Outcomes
A student:

 MA5.31WM
uses and interprets formal definitions and generalisations when explaining solutions and/or conjectures

 MA5.33WM
uses deductive reasoning in presenting arguments and formal proofs

 MA5.312NA
uses function notation to describe and sketch functions
Content
 Students:
 Describe, interpret and sketch functions
 define a function as a rule or relationship where for each input value there is only one output value, or that associates every member of one set with exactly one member of a second set
 use the vertical line test on a graph to decide whether it represents a function
 explain whether a given graph represents a function (Communicating, Reasoning)
 decide whether straightline graphs always, sometimes or never represent a function (Reasoning)
 use the notation \(f(x)\)
 use \(f(c)\) notation to determine the value of \(f(x)\) when \(x=c\)
 find the permissible \(x\) and \(y\)values for a variety of functions (including functions represented by straight lines, parabolas, exponentials and hyperbolas)
 determine the inverse functions for a variety of functions and recognise their graphs as reflections of the graphs of the functions in the line \(y=x\)
 describe conditions for a function to have an inverse function (Communicating, Reasoning)
 recognise and describe the restrictions that need to be placed on quadratic functions so that they have an inverse function (Communicating, Reasoning)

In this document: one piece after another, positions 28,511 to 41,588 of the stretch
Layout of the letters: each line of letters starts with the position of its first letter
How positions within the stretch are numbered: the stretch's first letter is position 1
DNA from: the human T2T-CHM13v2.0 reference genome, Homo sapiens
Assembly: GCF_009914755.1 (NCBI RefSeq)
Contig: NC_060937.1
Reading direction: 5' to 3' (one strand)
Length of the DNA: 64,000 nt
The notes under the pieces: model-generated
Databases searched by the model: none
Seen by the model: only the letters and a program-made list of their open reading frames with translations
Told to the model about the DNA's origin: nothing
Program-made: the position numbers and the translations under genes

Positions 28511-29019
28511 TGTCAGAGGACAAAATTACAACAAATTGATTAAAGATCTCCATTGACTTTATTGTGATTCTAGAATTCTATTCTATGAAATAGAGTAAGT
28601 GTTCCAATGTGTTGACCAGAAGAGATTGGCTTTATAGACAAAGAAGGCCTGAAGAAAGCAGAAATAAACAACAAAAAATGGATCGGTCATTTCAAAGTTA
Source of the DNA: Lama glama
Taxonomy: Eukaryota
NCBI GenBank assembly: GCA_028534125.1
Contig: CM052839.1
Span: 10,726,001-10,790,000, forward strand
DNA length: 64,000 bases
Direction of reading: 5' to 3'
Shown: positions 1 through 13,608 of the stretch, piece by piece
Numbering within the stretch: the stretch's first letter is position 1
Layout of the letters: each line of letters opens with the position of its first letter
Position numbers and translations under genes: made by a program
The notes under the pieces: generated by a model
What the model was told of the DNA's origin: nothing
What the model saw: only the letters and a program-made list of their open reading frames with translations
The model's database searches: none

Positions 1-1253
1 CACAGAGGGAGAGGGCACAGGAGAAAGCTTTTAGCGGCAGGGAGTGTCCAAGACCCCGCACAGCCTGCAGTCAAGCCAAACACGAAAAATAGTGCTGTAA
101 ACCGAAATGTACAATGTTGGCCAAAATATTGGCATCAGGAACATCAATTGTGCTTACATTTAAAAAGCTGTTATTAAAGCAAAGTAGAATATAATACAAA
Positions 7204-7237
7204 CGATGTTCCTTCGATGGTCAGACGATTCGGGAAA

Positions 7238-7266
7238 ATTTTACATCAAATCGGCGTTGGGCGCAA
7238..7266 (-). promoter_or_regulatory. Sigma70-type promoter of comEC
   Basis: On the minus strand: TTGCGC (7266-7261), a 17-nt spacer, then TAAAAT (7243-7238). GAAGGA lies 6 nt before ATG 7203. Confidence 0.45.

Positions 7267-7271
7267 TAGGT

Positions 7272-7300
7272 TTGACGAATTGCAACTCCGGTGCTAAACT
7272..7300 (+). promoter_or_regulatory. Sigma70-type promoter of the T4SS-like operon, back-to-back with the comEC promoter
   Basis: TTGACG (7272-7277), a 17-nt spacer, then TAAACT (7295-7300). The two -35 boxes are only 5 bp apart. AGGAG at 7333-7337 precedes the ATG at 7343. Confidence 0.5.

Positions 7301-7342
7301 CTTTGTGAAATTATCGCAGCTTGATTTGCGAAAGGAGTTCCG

sketch the graphs of \(y=f(x)+c\) and \(y=f(xa)\), given the graph of \(y=f(x)\)
 sketch graphs to model relationships that occur in practical situations and explain the relationship between the variables represented in the graph (Communicating)
 consider a graph that represents a practical situation and explain the relationship between the two variables (Communicating, Reasoning)
Purpose/Relevance of Substrand
Functions are very important concepts in the study of mathematics and its applications to the real world. They are used extensively where situations need to be modelled, such as across science and engineering, and in business and economics. There are many ways to represent a function. A formula may be given for computing the output for a given input. Other functions may be given by a graph that represents the set of all paired inputs and outputs. In science, many functions are given by a table that gives the outputs for selected inputs. Functions, such as inverse functions, can be described through their relationship with other functions.